Event DV by Todd Gillespie Most editors who have Compressor—either bundled with Final Cut Studio or DVD Studio Pro—will have had some experience with its applications. However, a lot of users are still unsure about how to get the most out of their compressions. Hopefully, after reading this article, you’ll have a better understanding of how to use Compressor within your editing workflow. So you’ve finished making a great video on your editing system. Now you’ve got to get it out to your clients or audience so they can watch what you’ve created. Unless you’ve got access to your own theater where people can come from all over to enjoy it, you’re going to need to get it into a format that people can watch on their own terms. Five or six years ago, most editors would lay their great video off onto a VHS tape, cry about the loss of quality, and move on. In the current era of DVD and online delivery, giving a client a VHS tape seems as antiquated as communicating with a stone tablet and chisel. By now, most editors who have Compressor—either bundled with Final Cut Studio or DVD Studio Pro—will have had some experience with its applications. However, a lot of users are still unsure about how to get the most out of their compressions. Hopefully, after reading this article, you’ll have a better understanding of how to use Compressor within your editing workflow (a workflow that, incidentally, will remain largely consistent with the new Compressor 3). read more...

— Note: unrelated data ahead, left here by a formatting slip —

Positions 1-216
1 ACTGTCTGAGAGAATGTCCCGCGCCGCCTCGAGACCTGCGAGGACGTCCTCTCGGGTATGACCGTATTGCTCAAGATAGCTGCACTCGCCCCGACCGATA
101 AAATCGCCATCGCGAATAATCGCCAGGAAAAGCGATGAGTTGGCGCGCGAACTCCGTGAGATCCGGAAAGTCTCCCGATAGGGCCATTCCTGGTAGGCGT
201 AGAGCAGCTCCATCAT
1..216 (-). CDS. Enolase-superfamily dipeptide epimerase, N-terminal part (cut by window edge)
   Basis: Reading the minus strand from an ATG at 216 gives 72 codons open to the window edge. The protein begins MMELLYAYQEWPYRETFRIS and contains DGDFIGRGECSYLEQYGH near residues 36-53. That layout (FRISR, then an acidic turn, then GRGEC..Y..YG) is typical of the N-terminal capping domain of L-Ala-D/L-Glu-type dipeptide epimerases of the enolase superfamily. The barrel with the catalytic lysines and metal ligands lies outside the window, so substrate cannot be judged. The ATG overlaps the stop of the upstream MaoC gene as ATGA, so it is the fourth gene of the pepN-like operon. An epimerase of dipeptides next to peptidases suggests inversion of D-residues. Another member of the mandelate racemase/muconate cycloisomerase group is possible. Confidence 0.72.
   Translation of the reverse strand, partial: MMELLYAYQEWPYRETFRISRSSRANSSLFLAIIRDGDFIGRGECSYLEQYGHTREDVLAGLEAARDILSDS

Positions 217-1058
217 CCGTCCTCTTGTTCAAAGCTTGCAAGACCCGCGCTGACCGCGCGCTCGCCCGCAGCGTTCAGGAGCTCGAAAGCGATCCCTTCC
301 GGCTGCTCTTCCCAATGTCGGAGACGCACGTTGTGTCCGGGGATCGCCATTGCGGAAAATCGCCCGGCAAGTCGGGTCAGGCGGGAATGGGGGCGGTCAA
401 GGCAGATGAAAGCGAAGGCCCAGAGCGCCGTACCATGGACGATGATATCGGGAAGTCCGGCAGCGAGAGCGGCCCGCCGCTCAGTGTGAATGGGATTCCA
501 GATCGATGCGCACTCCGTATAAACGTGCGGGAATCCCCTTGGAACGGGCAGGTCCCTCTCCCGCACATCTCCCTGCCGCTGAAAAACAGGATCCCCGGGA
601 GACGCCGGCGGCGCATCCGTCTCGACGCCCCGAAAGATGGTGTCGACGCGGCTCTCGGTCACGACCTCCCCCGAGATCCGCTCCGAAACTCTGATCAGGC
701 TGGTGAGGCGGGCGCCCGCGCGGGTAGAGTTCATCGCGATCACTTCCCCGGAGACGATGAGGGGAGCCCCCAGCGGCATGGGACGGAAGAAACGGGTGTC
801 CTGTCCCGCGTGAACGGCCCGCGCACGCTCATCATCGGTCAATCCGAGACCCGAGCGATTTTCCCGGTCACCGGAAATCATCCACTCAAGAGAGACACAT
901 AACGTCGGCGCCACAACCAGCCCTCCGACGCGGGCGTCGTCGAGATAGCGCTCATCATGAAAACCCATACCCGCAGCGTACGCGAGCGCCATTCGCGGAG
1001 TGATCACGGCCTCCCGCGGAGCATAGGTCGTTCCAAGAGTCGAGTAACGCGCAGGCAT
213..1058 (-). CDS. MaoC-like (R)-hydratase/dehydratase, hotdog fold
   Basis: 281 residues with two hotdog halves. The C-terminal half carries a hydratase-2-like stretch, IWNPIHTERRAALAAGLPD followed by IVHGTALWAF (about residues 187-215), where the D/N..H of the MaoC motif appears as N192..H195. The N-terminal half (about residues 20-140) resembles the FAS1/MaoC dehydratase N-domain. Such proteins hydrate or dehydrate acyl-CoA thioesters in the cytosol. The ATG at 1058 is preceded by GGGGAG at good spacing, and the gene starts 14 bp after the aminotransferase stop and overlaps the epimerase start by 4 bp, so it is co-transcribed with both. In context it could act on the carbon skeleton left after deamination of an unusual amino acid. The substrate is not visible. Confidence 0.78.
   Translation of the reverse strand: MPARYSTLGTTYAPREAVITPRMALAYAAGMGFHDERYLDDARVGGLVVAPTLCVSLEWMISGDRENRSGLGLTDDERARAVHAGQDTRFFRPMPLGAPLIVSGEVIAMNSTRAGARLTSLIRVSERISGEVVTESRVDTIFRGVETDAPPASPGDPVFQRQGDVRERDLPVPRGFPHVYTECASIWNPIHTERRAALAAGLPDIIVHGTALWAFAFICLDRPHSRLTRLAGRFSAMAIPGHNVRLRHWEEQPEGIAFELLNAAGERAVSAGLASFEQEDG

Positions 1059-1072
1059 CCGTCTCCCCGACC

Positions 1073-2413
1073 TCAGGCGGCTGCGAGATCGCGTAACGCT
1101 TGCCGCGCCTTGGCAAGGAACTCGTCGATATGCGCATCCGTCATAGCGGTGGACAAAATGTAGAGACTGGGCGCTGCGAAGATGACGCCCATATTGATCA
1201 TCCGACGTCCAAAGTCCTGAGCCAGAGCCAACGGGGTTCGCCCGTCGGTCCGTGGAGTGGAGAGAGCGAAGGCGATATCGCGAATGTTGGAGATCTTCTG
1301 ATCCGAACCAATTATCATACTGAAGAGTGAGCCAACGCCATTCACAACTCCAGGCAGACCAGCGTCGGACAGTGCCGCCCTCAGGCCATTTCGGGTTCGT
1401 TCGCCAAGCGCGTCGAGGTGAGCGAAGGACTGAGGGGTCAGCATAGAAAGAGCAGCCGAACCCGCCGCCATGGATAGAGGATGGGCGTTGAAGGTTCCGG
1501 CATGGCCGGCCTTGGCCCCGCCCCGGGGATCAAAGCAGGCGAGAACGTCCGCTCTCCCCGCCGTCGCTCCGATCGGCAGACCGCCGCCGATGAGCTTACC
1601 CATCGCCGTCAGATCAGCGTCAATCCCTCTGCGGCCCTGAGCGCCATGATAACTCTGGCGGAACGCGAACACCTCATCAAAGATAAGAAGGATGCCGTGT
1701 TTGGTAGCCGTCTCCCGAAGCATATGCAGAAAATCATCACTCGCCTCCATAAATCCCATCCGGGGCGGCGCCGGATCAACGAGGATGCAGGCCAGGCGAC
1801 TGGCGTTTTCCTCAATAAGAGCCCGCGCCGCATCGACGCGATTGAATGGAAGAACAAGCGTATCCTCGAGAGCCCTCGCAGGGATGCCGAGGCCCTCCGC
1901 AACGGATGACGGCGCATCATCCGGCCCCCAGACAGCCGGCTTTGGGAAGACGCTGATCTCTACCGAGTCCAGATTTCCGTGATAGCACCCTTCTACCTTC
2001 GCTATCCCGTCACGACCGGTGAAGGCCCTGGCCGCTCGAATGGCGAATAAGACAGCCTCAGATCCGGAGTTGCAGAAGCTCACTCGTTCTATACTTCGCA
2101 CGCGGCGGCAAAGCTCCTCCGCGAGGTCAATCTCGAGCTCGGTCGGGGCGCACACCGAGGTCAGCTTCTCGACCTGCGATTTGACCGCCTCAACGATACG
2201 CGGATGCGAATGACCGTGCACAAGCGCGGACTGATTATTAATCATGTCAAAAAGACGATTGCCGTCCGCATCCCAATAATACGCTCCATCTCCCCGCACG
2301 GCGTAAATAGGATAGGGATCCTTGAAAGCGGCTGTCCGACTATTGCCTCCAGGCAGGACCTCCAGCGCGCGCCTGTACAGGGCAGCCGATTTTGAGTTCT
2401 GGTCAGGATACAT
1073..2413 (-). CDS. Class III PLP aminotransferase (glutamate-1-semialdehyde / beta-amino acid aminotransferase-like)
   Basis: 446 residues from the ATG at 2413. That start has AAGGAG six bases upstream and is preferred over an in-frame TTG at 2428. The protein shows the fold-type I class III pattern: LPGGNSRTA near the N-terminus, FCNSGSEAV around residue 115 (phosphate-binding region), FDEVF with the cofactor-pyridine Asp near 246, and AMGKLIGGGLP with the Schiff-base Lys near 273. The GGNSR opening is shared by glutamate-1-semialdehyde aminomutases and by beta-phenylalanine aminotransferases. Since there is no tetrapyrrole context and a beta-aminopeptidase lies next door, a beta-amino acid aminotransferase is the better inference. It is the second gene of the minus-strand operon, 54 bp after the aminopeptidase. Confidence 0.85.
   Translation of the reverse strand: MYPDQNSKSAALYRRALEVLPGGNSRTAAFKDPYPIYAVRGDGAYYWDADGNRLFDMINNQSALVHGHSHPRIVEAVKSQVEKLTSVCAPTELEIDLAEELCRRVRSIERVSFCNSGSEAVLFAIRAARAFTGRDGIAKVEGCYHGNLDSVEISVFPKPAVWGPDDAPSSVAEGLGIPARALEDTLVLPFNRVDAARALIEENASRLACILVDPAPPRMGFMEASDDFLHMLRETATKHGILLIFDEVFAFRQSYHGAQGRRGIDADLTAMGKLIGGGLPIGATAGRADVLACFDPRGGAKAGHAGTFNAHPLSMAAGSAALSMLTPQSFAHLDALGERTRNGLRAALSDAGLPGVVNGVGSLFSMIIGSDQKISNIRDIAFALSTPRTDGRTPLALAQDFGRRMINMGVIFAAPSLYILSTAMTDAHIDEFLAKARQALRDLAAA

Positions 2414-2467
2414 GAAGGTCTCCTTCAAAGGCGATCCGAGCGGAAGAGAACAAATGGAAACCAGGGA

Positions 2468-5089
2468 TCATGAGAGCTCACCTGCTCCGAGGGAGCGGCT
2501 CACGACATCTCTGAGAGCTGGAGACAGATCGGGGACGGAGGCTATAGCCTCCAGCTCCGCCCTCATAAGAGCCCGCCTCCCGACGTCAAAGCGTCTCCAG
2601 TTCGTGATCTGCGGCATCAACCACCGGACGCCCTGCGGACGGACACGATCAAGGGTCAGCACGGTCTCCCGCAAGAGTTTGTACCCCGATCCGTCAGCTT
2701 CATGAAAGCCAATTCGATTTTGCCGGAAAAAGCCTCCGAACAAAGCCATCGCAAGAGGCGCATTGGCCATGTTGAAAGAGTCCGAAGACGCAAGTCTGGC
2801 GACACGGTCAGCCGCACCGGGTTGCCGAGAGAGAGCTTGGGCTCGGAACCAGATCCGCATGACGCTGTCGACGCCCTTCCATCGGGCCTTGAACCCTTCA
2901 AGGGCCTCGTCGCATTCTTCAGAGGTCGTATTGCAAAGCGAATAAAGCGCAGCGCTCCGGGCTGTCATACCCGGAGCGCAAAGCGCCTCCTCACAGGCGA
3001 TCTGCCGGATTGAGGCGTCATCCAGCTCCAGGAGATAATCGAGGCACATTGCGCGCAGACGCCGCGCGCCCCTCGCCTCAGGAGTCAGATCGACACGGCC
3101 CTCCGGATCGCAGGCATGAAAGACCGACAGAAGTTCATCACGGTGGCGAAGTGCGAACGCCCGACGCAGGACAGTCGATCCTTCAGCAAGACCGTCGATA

Leave a comment

All comments are moderated before being published